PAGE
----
Book review: Touring the Nakba

A new guidebook provides readers with tours of 18 Palestinian villages depopulated in 1948, allowing Israelis to slowly learn the story of Palestine and create a new reality between the river and the sea.

Book review: Touring the Nakba
Remains of the village Al-Ghabisiyya, north of Acre. (photo: flicker / gnuckx CC BY 2.0)

By Danit Shaham

A book always makes a statement.  Whether it’s resting on the table or visible on a shelf, it’s making a statement – cultural, political, or both. Space, on the other hand, represented by maps, hiking trails, signs, is usually viewed as something objective.  Neutral.  Not subordinated to social, historical or other forms of power.

“Once Upon a Land,” published by Zochrot and Pardes, offers 18 tour routes to depopulated Palestinian villages across Israel, from Zib (Achziv) in the north to Bir Saba’ (Beer Sheva) in the south. The book is written in both Hebrew and Arabic, and is laid out in such a manner that the text flows easily and continuously in either language.

The book is focused, easy to understand, and in addition to the tour routes provides demographic data about the Palestinian villages that were there until 1948 including notes, information about the law, historical background and the current situation, as well as specific directions about how to reach each location.

The guidebook further exposes how space has been designed in a way that silences dozens and hundreds of Palestinian stories, and thereby serves as an additional means to create a Jewish collective consciousness at the expense of Palestinian society. Thus, by providing a resource that in any other context would be viewed as legitimate and non-threatening, it offers readers tour routes which enable them to slowly learn the story of Palestine. Is this a denial of Zionism? Can it co-exist with Zionism? How threatening can this awareness be to Israeli tourists? I wonder.

One would think the question is a personal one, depending on the particular individual. But since that story has been silenced at the national level, I am afraid that the Israeli campaign against the possibility of telling an alternative or parallel story will frighten many people. I already imagine how future hikers will hesitate to page through the book, feeling like traitors if they did.

I expected a standard guidebook that would lead me through familiar sites to tell an unfamiliar story, among trees, along trails and alongside the ruins of a period no one mentions, at least not in Hebrew. I found an amazing educational resource for opening up a reality which, were we able to recognize it, as well as able to recognize Israel’s current reality for what it is, could help us create a new discourse, one that involved more listening and less haggling.

It is hard for me to remain indifferent to descriptions, even when presented neutrally as in any other guidebook. The very act of exposing hidden layers gives rise to simultaneous emotions of understanding, pain and anger.  That’s true in the first tour, to discover Zib, which starts at the place that’s known today at the Achziv National Park, where I found myself again aghast as I read the description of the neglected cemetery – especially as someone who makes an effort to visit Jewish cemeteries when travelling abroad, and who expects to find them cared for – to be able to read the names of the deceased on the gravestones and the circumstances of their death, as well as the lovely memorial texts each family chose for its loved one.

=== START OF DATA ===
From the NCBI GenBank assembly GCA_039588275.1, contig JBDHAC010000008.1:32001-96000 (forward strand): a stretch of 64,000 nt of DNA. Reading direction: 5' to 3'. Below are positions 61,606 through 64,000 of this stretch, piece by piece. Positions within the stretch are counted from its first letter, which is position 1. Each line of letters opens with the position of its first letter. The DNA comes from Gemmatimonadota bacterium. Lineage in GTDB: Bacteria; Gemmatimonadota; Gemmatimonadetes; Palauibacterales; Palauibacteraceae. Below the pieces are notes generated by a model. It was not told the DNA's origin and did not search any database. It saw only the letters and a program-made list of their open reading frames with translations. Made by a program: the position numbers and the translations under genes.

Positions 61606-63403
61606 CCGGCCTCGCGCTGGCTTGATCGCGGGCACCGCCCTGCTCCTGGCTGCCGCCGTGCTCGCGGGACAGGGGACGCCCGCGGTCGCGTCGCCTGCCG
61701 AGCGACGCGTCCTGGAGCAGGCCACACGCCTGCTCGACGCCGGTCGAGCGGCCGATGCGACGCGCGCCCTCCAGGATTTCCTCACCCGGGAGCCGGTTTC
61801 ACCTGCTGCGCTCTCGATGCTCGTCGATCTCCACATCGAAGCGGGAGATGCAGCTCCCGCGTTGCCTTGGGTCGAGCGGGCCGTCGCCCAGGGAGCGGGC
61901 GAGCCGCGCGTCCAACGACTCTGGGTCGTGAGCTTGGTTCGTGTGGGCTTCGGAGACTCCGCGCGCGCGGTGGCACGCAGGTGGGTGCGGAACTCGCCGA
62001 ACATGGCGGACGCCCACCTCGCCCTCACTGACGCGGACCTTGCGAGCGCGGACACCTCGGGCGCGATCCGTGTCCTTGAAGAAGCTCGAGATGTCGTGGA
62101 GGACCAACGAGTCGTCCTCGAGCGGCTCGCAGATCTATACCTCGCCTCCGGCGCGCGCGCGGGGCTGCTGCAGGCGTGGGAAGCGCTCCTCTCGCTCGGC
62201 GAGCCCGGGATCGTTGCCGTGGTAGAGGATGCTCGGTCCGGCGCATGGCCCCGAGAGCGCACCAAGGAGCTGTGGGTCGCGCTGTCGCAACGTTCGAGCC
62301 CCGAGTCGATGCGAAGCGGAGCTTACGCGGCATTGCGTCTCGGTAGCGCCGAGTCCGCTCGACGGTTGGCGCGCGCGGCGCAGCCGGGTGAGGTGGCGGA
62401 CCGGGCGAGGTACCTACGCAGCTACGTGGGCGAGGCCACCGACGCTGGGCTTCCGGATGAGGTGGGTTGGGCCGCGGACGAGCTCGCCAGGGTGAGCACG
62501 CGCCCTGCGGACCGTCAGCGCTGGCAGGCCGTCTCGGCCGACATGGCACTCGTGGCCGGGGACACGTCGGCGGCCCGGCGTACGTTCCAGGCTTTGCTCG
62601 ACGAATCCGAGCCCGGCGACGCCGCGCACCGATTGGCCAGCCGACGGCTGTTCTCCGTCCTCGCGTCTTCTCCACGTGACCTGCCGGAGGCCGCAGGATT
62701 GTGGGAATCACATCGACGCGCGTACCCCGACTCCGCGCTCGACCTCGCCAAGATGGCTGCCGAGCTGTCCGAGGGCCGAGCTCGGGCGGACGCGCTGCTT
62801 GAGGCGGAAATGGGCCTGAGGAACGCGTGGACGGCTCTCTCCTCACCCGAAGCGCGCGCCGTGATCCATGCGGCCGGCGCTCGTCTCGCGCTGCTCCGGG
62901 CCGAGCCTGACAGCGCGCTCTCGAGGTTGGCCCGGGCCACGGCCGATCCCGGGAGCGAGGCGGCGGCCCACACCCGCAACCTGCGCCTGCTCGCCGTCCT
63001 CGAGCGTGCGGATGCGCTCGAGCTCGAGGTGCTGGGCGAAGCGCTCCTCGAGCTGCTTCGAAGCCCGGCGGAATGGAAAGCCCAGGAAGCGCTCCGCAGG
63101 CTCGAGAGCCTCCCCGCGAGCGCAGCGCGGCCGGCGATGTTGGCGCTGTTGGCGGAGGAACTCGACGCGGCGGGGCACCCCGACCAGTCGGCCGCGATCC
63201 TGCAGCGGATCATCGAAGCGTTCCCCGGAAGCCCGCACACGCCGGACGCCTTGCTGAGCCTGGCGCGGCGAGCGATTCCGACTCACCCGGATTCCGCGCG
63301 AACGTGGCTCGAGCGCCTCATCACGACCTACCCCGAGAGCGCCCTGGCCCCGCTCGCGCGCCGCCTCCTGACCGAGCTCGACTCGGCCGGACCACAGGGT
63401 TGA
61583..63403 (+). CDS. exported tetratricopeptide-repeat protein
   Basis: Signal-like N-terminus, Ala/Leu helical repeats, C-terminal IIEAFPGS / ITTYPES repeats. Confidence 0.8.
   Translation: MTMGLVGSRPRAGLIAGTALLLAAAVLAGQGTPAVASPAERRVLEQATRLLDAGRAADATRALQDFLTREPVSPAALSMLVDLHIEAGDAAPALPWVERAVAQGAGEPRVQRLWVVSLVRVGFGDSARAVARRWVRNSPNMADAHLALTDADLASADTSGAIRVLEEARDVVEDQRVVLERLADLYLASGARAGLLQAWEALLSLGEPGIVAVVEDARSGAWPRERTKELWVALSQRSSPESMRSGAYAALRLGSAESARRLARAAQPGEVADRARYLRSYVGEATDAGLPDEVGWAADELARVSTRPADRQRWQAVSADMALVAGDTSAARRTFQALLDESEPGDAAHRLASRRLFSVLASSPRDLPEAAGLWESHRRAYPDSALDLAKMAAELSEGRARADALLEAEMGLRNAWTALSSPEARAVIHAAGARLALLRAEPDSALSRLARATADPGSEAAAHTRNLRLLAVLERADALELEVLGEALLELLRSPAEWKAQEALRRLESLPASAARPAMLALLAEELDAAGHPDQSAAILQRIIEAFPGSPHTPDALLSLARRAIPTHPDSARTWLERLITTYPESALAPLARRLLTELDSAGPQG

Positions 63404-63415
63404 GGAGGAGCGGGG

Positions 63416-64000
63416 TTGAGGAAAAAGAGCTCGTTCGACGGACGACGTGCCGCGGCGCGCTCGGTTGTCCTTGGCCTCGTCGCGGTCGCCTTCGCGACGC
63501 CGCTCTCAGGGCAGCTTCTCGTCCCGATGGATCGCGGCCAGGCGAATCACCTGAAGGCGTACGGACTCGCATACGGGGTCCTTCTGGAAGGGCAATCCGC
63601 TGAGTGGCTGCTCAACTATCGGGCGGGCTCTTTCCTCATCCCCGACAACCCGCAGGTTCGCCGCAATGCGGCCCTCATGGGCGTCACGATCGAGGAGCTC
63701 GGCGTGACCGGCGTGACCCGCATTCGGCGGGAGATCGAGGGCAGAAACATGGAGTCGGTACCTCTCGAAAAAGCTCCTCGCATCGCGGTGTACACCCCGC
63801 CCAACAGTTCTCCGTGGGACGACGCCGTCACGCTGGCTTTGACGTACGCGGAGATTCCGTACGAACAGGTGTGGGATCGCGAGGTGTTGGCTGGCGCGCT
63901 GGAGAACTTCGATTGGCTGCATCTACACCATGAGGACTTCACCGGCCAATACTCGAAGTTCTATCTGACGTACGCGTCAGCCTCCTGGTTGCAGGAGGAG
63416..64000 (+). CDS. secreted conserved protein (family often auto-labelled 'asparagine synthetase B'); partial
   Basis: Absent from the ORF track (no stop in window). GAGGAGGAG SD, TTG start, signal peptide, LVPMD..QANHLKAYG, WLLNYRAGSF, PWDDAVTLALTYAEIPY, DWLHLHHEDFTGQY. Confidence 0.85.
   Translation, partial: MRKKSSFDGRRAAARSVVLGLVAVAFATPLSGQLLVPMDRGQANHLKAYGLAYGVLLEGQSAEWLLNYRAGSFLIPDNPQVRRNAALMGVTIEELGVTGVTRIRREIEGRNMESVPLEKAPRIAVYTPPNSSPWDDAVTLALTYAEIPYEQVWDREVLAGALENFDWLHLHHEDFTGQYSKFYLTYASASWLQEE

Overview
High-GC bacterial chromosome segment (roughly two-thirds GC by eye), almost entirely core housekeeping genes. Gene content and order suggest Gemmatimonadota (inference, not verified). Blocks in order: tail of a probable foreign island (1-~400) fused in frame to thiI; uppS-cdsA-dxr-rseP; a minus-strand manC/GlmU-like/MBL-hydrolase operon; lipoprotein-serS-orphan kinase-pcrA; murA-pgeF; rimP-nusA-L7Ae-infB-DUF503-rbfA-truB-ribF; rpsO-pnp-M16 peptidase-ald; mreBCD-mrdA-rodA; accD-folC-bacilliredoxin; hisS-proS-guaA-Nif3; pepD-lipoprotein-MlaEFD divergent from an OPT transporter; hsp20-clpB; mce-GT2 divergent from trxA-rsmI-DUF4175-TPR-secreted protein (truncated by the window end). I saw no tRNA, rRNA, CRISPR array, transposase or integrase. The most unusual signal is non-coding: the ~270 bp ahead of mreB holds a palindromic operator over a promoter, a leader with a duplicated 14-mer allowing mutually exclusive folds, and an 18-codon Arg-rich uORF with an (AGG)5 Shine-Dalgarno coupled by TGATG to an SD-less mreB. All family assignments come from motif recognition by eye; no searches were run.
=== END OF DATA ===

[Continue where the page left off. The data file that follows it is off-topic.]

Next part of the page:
It is important to note that the Hebrew proofreading leaves much to be desired with respect to spelling errors, phrasing and excessive detail on some of the routes. These shortcomings, however, are insignificant in comparison with the content provided. It is a breath of fresh air: interesting, challenging and serves as an additional way of reexamining our reality. As Rachel Leah Jones writes in the tour of Ayn Hawd, Ein Hod and Ayn Hawd al-Jadida: “We’ll put on bifocals that will show us all of history’s contradictory layers. We don’t want to see only what used to exist and make believe it’s possible to ignore the present. Bifocal vision means seeing Israel/Palestine simultaneously: just like Israel/Palestine, what appears to be beautiful is very beautiful – and also extremely ugly; very sweet and also terribly bitter. There are many ways of approaching this reality, and this is only one of them.”

History, as we know, is written by the victors. It is never an objective account. That’s why the task Zochrot undertook – to create a guidebook that will bring to life Palestinian history in the pages of the book as well as by allowing people to walk along its tour routes – is more than a fantastic story: it is an important milestone. The book is an honest effort that enables me to hear another account of what used to be here until 1948, and still exists today in the hearts of millions in the Middle East and throughout the world.

Danit Shaham is the Human Rights Education Director at Amnesty International Israel.